Nessus has provided organizations with a wide variety of techniques for identifying vulnerabilities in your IT infrastructure. The foundation has long been proven, as Nessus will accurately identify vulnerabilities across the network, using credentials to gather patch level and other information, and assist with system hardening by performing compliance checks.
However, in recent years there have been significant improvements made to both the Nessus scanning engine and its feature set. Of course, over time Nessus has been able to consistently shave the time it takes to remotely scan systems and networks. In addition, Nessus has added support for threading and 64-bit platforms, and improved memory management. Alongside the continuous stream of performance improvements, we’ve introduced many new tools for the end user.
Here are the top 5 major new tools, in no particular order, that are now included with Nessus and SecurityCenter:
- Patch Management Server Integration – This represents the next generation of vulnerability scanning, and specifically those vulnerabilities presented by software flaws and missing patches. Nessus can login to your patch management server and find patch information about your targets. This information is then represented in the Nessus scan results, providing valuable data about which patches are not installed on the target and helping to eliminate confusion when security teams work with IT systems administrators.
- Botnet Hosts Identification – Nessus implements multiple plugins which aid in the detection of hosts participating in a botnet. Each target IP address is correlated against a list of known botnet hosts. If credentials are provided, the current incoming and outgoing connections and DNS servers being used are cross-referenced against the same list. Pages on website targets are checked for malicious content, indicating that your web server has likely been compromised.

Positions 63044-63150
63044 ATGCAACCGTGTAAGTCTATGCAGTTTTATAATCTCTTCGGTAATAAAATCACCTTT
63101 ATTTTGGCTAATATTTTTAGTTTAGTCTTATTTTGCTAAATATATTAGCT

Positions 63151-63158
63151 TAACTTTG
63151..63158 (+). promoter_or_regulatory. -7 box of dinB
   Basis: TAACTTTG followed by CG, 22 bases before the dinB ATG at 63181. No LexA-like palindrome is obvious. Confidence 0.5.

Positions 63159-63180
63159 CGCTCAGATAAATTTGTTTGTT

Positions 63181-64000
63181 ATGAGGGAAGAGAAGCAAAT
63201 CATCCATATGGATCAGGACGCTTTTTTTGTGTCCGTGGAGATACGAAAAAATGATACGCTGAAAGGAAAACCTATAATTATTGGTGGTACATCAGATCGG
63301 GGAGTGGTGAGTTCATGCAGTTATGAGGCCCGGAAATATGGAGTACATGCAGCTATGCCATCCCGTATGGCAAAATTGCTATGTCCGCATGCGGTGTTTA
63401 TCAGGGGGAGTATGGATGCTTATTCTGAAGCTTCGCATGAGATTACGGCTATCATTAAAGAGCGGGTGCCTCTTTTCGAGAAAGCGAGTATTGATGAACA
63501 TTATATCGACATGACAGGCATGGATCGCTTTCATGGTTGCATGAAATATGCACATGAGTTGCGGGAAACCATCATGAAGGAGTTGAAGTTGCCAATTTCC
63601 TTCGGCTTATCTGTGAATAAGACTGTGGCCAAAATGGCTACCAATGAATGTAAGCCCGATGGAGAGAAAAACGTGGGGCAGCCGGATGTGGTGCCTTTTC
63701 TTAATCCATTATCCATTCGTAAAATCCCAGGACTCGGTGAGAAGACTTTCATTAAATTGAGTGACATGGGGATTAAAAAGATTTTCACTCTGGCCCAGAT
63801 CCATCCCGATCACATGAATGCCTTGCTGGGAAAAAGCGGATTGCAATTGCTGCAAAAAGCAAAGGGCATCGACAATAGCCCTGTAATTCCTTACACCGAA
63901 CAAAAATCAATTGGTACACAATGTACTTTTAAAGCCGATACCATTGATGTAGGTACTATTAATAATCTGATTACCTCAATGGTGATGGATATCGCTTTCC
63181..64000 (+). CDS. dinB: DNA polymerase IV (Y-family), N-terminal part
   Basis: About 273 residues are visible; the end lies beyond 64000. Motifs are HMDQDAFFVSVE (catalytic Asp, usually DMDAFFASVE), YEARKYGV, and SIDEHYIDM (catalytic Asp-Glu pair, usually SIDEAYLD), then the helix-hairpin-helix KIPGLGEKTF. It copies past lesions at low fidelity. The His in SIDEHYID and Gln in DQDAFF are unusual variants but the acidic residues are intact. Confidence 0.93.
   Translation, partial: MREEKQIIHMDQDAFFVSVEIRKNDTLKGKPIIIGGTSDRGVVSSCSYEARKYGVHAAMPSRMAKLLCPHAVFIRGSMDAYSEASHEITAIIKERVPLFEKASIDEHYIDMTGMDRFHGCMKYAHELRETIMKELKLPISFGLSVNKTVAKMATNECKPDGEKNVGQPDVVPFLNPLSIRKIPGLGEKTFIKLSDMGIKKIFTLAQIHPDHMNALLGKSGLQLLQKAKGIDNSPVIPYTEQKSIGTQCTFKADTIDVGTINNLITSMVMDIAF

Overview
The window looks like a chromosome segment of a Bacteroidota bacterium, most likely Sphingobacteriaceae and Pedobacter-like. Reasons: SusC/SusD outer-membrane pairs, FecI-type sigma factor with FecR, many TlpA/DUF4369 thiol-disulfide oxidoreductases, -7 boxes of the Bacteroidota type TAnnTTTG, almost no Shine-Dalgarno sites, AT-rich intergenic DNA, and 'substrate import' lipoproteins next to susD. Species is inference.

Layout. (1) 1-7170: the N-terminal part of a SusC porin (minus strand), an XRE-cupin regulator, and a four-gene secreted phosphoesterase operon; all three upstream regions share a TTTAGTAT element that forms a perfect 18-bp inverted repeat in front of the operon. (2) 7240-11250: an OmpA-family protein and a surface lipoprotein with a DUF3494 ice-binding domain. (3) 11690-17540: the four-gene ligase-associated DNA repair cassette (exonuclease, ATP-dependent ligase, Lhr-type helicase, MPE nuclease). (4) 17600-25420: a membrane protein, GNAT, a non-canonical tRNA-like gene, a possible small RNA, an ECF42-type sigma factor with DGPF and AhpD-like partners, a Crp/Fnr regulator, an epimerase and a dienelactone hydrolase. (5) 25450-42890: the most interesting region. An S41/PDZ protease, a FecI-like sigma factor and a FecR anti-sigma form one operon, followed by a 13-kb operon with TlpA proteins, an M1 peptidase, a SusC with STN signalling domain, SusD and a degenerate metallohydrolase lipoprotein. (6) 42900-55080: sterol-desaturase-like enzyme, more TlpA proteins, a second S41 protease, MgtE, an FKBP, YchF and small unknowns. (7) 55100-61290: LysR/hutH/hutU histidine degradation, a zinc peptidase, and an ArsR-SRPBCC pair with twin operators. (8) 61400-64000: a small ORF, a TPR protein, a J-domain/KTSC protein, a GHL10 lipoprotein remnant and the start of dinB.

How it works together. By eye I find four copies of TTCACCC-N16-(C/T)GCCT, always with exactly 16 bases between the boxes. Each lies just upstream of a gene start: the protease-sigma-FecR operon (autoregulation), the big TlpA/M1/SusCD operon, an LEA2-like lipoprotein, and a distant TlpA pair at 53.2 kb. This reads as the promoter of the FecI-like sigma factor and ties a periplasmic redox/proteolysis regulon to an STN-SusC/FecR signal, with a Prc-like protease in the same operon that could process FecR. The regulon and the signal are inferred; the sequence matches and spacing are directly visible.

- Exploit Database Correlation – For each vulnerability identified by Nessus, an attempt is made to correlate it to an exploit. Currently, Nessus will use private and public exploit databases, including Exploit DB, Core IMPACT, Metasploit, ImmunitySec’s CANVAS, and ExploitHub. If a vulnerability is exploitable, but doesn’t require an exploit, Nessus will flag this condition (e.g., default passwords or authentication bypass vulnerabilities). Exploit correlation provides users with valuable data for risk analysis, patching priority, and penetration testing.
- Malicious Process Detection – Using credentials, Nessus will calculate a hash of each running process and cross-reference it against a large database of known malware. This technique has worked well in many organizations to catch malware that antivirus software has missed, or on systems where antivirus software may have been disabled or mis-configured.
- Mobile Device Management (MDM) Integration – When provided with credentials to either ActiveDirectory or Apple Profile Manager, Nessus will parse the information and identify mobile devices and their associated vulnerabilities. The most amazing part of this feature is the ActiveDirectory integration, as it uses information stored by ActiveSync to find vulnerabilities in any mobile device connecting to your Exchange server. So, even if you don’t have a “fancy” MDM solution, you can still collect vulnerability data and enumerate the mobile devices accessing your infrastructure.
Example patch management integration reporting results. (Click for a larger image)
Exploitable vulnerabilities from the same scan results correlated to three different exploit frameworks. (Click for larger image)
Nessus Keeps Your Network in Check
Having performed vulnerability assessments for many years, in several different roles, I have come to better appreciate the flexibility Nessus provides. I’ve been in the position where I didn’t have credentials for end-user systems, so making use of an existing patch management system would provide an elegant solution. I lost track of how many times an administrator told me they’ll only give the highest priority to vulnerabilities for which there is an exploit. I’ve also seen too many systems become part of a botnet or contract malware because the administrator and/or end user believed antivirus software to be up-to-date and configured properly. I’ve spoken to several researchers working on proving the exploitability of mobile device vulnerabilities, and I believe the threat is real. This underscores the importance of being able to identify devices accessing your network resources, and pointing out vulnerabilities on each of them.
I encourage Nessus users, whether you’ve been using Nessus for a long time or just started, to think differently about how you perform vulnerability assessments and take some time to include these new features in your processes. You’ll be pleasantly surprised at the results.
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